The “brown bag test”
A common problem seniorsfaceis how to properly manage their medications.“When being treated by multiple physicians and specialists for multipleconditions, sometimes a senior’s vast matrix of medications becomes overlycomplicated,” says Sally Olin, RN, director of Partners in Care, a home healthcare company in Charlotte, North Carolina. This can lead to confusion aboutdosages and times, and possible interactions that can affect balance, hearingand alertness. For a simple solution, perform the “brown bag test.” Collect Mom’sor Dad’s medications (a brown bag is optional) and bring them to the pharmacistor prescribing physician to verify each medication and the dosage instructions.Doing so may even allow you to eliminate superfluous medications or thosecausing hazardous side effects.
Helping out at home: grocery shopping
Helping out around the house is one great way to care for Mom and Dad, but it’sdifficult to know where to begin. Why not start with grocery shopping? Withdiminishing eyesight, less confidence in their driving ability and that busy newintersection in town, your parents will probably appreciate your help.Furthermore, if they’re not shopping frequently, they might not be eating therecommended healthy diet of fresh protein, fruits and vegetables. To make thingseasier, coordinate your own shopping trips with your parents’. Plan a day to gotogether and offer to do the driving. Just by helping load up the car and carryinggroceries into the kitchen, you could become their suburban hero!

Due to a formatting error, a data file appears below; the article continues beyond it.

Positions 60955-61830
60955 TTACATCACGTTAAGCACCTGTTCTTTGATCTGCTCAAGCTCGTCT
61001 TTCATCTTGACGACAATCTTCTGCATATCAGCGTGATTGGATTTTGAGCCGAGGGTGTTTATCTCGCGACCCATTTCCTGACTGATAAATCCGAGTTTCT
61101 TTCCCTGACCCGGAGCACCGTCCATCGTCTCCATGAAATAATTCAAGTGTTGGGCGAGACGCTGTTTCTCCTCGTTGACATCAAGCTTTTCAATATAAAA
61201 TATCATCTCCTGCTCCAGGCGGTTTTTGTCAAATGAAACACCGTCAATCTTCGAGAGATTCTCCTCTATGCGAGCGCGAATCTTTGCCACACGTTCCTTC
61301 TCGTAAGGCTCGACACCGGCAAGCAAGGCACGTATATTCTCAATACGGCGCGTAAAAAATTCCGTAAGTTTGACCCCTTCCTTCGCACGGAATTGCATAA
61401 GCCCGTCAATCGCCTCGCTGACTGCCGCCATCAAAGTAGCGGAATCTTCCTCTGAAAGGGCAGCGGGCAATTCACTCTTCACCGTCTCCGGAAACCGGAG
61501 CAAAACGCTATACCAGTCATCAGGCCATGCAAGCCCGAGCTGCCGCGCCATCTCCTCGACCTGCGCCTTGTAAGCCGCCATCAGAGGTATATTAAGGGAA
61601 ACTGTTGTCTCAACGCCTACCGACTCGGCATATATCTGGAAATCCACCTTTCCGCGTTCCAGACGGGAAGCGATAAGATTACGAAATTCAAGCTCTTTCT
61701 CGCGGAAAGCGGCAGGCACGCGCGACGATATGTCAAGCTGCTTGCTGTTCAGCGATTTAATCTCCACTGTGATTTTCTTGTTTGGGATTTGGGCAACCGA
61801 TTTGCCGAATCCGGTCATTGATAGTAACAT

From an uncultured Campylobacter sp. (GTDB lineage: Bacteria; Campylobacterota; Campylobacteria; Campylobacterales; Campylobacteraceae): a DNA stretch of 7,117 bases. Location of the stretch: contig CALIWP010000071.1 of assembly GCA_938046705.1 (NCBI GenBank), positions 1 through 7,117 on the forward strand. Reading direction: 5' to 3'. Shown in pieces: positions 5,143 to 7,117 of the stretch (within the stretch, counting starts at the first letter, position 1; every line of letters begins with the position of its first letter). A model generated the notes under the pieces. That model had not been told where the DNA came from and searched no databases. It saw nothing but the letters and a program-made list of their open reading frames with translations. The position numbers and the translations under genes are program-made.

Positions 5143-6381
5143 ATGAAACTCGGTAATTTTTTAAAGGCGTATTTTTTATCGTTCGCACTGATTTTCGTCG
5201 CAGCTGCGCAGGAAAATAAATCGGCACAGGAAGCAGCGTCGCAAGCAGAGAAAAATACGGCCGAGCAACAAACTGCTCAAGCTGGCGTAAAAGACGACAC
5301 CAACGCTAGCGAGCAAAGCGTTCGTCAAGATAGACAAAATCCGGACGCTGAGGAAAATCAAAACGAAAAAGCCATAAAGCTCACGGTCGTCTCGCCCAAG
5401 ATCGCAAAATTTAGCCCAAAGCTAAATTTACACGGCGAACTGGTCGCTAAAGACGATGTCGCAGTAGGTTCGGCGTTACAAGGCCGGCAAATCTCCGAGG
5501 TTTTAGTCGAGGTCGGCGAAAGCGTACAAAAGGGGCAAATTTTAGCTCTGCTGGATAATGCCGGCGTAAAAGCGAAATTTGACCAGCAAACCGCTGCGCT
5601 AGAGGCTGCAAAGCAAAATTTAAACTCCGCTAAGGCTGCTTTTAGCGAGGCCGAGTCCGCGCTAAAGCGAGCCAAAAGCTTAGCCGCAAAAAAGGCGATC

Helping out at home: in the kitchen
If your parents are elderly, chances are they suffer from osteoarthritis. Stiff handsand fingers from years of wear and tear make basic tasks like cooking difficultand painful, leading seniors to rely on less nutritious prepared foods. Even if you’re not a great cook, you can help your parents in the kitchen by followingthese tips: 1) Be the sous chef! Chop up a week’s worth of vegetables and storethem in reusable plastic containers for easy access. 2) Sharpen the kitchenknives. Dull blades require more force for cutting and chopping. 3) Purchase anelectric can and jar opener. They will be Mom and Dad’s kitchen lifesavers.
Education is the key to safe caring
Illness or injury can strike suddenly, leaving many women unexpectedly caringfor a parent. Role reversal is frightening, especially if you find yourself suddenlyresponsible for helping an elderly parent walk, use a wheelchair or get cleanedand dressed. If you’re in this situation, it’s important to educate yourself aboutyour new caregiving role—it’ll teach you how to provide the best care and helpprevent injury to yourself or the person you’re caring for. A good place to start is